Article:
Jump to ContentJump to Main Navigation
Musical Illusions and Phantom WordsHow Music and Speech Unlock Mysteries of the Brain$
Users without a subscription are not able to see the full content.

Diana Deutsch

Print publication date: 2019

Print ISBN-13: 9780190206833

Published to Oxford Scholarship Online: June 2019

DOI: 10.1093/oso/9780190206833.001.0001

Show Summary Details
Page of

PRINTED FROM OXFORD SCHOLARSHIP ONLINE (oxford.universitypressscholarship.com). (c) Copyright Oxford University Press, 2021. All Rights Reserved. An individual user may print out a PDF of a single chapter of a monograph in OSO for personal use. date: 27 January 2021

The Mystery of Absolute Pitch

The Mystery of Absolute Pitch

A Rare Ability That Involves Both Nature and Nurture

Chapter:
(p.82) 6 The Mystery of Absolute Pitch
Source:
Musical Illusions and Phantom Words
Author(s):

Diana Deutsch

Publisher:
Oxford University Press
DOI:10.1093/oso/9780190206833.003.0007

Chapter 6. discusses absolute pitch (or “perfect pitch”)—the rare ability to name a musical note in the absence of a reference note. It is argued that acquiring absolute pitch requires exposure to certain environmental influences during a critical period early in life. This ability is associated with early musical training—and the earlier the onset of training the stronger the association. The author and her coworkers have found at music conservatories and universities in the United States and China that the earlier students had begun taking music lessons, the greater the probability that they possessed absolute pitch. We also found that the prevalence of absolute pitch is much higher among people who speak a tone language—in which the meaning of a word changes depending on the pitch or pitches in which it is spoken. It is therefore argued that when babies learn to speak a tone language, they automatically associate pitches with words, and so develop absolute pitch for the words they hear. Therefore when they begin taking music lessons, their brain circuitry for absolute pitch is already in place. Speakers of non-tone languages are therefore at a disadvantage compared with tone-language speakers for acquiring absolute pitch. Further work by the author and colleagues also point to a genetic factor in acquiring absolute pitch. Also discussed are the neurological correlates of absolute pitch, and its presence in some autistic savants, and in people who are blind. It also considers the decline of absolute pitch with aging, and distortions in absolute pitch judgment under certain medications.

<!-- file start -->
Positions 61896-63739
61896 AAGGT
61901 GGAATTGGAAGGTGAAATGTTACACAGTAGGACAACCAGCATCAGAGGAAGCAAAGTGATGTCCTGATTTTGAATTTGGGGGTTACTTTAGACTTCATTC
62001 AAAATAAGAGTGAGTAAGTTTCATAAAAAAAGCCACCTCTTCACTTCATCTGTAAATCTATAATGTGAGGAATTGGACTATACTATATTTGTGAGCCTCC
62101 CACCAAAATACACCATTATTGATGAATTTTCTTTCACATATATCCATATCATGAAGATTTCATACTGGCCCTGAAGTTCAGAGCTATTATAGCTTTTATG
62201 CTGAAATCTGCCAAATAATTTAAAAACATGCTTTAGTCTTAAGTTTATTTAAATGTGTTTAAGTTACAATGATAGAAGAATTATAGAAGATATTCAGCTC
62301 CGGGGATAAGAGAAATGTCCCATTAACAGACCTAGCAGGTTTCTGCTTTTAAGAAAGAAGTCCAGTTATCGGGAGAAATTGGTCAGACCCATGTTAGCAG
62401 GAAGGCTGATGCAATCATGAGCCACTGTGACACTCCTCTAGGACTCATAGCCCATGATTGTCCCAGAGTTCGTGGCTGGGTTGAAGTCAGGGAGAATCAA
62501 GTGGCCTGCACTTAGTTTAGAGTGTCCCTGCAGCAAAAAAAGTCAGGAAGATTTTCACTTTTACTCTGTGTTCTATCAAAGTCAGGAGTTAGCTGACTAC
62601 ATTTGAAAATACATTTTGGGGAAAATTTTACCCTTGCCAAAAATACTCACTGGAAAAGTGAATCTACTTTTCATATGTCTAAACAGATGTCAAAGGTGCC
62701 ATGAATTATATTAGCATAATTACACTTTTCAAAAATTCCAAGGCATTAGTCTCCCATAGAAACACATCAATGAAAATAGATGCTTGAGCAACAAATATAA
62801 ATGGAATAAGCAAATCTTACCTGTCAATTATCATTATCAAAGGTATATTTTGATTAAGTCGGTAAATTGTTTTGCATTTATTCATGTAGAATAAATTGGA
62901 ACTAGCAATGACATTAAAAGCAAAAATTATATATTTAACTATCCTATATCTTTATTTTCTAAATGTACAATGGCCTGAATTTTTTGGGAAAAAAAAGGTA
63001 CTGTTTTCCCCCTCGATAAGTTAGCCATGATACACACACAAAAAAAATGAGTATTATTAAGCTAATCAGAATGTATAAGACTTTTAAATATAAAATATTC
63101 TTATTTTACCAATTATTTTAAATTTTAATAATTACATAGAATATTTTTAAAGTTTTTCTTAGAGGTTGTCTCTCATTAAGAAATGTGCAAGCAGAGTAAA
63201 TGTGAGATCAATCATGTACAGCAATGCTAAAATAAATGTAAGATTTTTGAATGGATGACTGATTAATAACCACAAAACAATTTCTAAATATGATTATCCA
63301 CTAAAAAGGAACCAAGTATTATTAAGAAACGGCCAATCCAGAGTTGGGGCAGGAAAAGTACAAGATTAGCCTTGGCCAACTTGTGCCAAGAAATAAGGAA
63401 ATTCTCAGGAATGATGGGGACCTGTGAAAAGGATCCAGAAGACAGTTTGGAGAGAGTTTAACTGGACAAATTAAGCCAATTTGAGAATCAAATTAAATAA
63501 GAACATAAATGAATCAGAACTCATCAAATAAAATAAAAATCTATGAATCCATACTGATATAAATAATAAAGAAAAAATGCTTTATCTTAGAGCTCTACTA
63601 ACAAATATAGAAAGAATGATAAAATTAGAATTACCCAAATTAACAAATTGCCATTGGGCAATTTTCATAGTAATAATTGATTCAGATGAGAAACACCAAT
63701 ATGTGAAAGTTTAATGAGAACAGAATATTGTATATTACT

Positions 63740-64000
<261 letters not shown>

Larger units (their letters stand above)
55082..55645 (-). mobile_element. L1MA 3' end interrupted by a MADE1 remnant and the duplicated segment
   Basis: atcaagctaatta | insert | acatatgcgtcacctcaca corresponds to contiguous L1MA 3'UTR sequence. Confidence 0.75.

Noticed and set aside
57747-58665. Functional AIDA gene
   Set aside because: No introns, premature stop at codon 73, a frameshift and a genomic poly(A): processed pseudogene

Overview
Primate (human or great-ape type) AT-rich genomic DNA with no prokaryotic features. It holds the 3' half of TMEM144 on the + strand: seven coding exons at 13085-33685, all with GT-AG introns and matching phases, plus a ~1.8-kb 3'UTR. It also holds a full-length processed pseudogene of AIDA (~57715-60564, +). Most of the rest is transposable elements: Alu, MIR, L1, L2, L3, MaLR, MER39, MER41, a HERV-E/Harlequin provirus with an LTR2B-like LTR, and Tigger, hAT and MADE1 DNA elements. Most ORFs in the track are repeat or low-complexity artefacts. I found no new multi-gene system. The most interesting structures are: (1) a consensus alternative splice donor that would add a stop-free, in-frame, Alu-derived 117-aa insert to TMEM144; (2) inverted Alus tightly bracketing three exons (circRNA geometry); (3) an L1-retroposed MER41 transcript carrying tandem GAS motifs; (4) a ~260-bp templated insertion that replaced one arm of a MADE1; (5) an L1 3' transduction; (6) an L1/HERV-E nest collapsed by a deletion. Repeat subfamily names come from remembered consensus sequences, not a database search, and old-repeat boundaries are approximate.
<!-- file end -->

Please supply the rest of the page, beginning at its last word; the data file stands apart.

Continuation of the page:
Keywords:   Mozart, absolute pitch, perfect pitch, speech, critical period, tone language, music conservatory, neuroanatomy, musical training, intonation

Oxford Scholarship Online requires a subscription or purchase to access the full text of books within the service. Public users can however freely search the site and view the abstracts and keywords for each book and chapter.

Please, subscribe or login to access full text content.

If you think you should have access to this title, please contact your librarian.

To troubleshoot, please check our FAQs , and if you can't find the answer there, please contact us .